A balanced path to a greener future for India
India’s pledge to achieve net zero by 2070 is admirable. But the path announced by Prime Minister Modi at COP26 toward achieving that goal is – to say the least – ambitious. The 2030 commitments include a hefty reduction in projected emissions and 50% clean electricity generation, setting the bar high.
What you will learn from this report:
- We think the new climate goals will be difficult to achieve without significantly compromising India’s stated economic targets and its ambition to become a US$5tn economy by 2024/25. Indeed, it may not even be possible.
- Financing the transition will also be a big challenge. Studies peg the investment bill at around US$200bn per year in 2020s and 2030s for India to become net zero by 2070. The spending requirements increase progressively as the low-cost technologies are exhausted.
- With funding from developed economies likely to disappoint, India will be relying on private investment to fill the gap between its domestic resources and the requirements. The bleak track record of foreign investment in infrastructure projects doesn’t augur well in this regard.
APAC Key themes 2024 – A year of living cautiously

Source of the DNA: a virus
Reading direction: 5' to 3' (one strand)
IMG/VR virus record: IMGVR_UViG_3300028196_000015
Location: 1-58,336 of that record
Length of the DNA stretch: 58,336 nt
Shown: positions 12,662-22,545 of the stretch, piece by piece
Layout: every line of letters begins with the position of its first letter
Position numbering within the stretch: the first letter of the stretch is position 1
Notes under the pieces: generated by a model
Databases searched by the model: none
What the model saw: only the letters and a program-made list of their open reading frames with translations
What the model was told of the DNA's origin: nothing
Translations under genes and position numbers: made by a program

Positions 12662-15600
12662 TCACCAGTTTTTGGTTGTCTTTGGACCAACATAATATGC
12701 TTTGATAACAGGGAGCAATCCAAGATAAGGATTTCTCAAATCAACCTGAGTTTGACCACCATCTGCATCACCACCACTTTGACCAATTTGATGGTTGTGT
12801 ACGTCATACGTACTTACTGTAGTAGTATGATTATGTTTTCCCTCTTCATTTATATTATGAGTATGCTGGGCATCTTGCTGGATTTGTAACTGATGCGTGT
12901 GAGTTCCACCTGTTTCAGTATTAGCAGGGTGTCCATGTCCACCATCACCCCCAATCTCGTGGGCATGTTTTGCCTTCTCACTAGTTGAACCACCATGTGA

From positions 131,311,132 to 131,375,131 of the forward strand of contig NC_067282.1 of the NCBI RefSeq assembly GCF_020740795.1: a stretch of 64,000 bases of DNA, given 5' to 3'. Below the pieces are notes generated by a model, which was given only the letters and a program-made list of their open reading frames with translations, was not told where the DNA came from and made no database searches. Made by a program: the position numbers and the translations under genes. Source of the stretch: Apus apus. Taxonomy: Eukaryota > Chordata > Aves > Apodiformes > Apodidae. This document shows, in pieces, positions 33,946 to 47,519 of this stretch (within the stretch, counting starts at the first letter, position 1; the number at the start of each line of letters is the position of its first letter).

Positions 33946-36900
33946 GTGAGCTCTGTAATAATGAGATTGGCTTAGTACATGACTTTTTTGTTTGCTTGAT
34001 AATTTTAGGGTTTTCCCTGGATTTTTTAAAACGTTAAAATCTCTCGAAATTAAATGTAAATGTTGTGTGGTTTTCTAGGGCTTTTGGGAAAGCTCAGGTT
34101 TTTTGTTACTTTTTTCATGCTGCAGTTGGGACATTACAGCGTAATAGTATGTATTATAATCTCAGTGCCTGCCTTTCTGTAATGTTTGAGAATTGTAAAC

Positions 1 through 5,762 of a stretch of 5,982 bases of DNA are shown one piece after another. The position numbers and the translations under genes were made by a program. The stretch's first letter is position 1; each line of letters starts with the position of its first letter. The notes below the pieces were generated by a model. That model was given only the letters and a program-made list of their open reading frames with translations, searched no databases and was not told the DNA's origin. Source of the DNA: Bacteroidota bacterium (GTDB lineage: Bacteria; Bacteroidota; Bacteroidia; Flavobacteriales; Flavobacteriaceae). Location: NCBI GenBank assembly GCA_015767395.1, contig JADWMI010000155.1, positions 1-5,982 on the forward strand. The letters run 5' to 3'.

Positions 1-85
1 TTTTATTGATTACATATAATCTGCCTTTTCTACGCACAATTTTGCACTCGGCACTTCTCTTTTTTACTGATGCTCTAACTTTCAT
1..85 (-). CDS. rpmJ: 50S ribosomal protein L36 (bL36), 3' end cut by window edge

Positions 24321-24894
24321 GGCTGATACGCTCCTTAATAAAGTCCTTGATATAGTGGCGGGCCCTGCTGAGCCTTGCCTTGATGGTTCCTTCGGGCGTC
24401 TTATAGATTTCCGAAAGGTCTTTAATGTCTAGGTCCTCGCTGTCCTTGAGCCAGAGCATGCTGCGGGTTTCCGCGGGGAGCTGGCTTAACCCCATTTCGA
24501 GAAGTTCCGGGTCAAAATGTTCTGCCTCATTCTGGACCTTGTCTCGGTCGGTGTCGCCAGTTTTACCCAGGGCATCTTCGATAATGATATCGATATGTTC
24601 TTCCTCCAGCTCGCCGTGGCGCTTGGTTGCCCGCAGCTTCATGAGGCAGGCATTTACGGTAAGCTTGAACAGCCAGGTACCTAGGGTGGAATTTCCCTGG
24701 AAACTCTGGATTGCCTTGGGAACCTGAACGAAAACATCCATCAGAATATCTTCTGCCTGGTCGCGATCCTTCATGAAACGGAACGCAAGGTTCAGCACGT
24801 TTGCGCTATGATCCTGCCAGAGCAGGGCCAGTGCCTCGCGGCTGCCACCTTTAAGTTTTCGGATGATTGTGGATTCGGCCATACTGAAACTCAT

In 2024, the main influence on Asia is likely to be a global slowdown, particularly in China and the US. Moreover, governments have limited policy space to deal with these headwinds. Other negative influences, however, are set to ease further, including domestic inflation, external pressure on interest rates, and softening semiconductor prices. Overall, we expect a bumpy year as issues become more country-specific and policy responses and economic outcomes diverge.Find Out More
Monetary policy in ASEAN shifts focus
With the US Fed expected to remain on hold for a prolonged period, rate decisions in Asia are likely to become more idiosyncratic. We discuss the actions of three central banks, namely Bank Indonesia (BI), Bank Negara Malaysia (BNM), and the Bank of Thailand (BOT).Find Out More